Bank teller by day, rapper by night, Alwa Gordon has been performing for six years, and he doesn't stop there.
He writes his own lyrics, runs an independent label called Can't Stop Us, self produces all of his music videos, in addition to some of his music, and maintains a steady stream of gigs throughout California, all in conjunction with maintaining a full-time job.
The 22-year-old Capitola resident juggles so much, sometimes he feels like he's living a double life.
“It does feel a little crazy being a bank teller, when the night before I was up till 4 rapping at a party,” Gordon said. “It's hard to keep the two worlds separate, but sometimes it's funny to imagine talking to customers, and they have no idea who I am.”
Although Gordon's life may be a mystery to bank patrons, he's well-known around the county, playing gigs at the , , Club Verve and . He has performed in Watsonville, Monterey, Salinas and San Jose, among other venues and cities.
Gordon, who writes all of his own songs, said he got into rapping after his friend, Krishan Simonpillai, invited him to start a rap group, which they called Can't Stop Us. Although Can't Stop Us no longer raps together as a group, Gordon said the title still functions as the name of his music label, under which he'll release his second solo album, 11th Hour, in September.
Gordon described his music as “50 percent party and 50 percent life learning.” He characterized it as a mix of new-school music, with some laid-back hip hop, party music, love songs and hard-hitting deep songs.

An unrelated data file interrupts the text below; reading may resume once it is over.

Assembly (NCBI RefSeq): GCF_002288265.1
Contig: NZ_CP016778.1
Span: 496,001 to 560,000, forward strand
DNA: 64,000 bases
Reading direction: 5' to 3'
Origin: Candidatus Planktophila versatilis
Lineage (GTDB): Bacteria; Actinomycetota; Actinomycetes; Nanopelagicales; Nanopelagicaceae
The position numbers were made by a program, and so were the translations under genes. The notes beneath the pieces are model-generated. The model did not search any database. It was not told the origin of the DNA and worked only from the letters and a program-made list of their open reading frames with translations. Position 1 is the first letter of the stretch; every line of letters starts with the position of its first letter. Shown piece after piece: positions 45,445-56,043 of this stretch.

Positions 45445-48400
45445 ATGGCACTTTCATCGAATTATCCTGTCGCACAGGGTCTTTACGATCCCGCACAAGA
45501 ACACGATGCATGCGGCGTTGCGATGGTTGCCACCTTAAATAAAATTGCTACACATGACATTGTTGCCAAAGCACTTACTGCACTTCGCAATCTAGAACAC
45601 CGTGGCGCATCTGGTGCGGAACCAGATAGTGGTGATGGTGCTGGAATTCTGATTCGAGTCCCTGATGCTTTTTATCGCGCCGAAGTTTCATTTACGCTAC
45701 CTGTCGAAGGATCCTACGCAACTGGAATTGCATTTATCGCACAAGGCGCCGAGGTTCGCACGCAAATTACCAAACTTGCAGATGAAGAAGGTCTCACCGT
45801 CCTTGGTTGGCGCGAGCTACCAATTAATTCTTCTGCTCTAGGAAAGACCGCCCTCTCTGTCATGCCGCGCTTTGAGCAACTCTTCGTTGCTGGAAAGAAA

He said his music incorporates inspirations developed through past experiences, with the topic of change being something he explores frequently.
“A lot of my songs talk about change, because it's more of a self reflection in terms of what I want,” Gordon said. “I talk a lot about change, too, because I see there is a lot of room for change in our society nowadays.”
Gordon voices his opinion of needed societal change through his song, "All In," which he made into an entire music video with just one message written on a poster board: "Think Global, Act Local."
“That message is the thought that you want to think globally, because we're all part of the world, but it starts locally if you want to make a difference. In other words, before you can change the world, you have to start in your hometown first.”
Another message of change is represented in the song, "Riding Out," which Gordon said reflects his regrets from a period of his life and his desire to change for the better.
“I wrote it when I lived on the couch at my friend's house, and all we ever did was drink every night," Gordon said. “I remember waking up almost every morning on the couch regretting the text messages I had sent out, just thinking that it was time for a change. So 'Riding Out' came out of the mind state that I needed to change what I was doing to make things better.”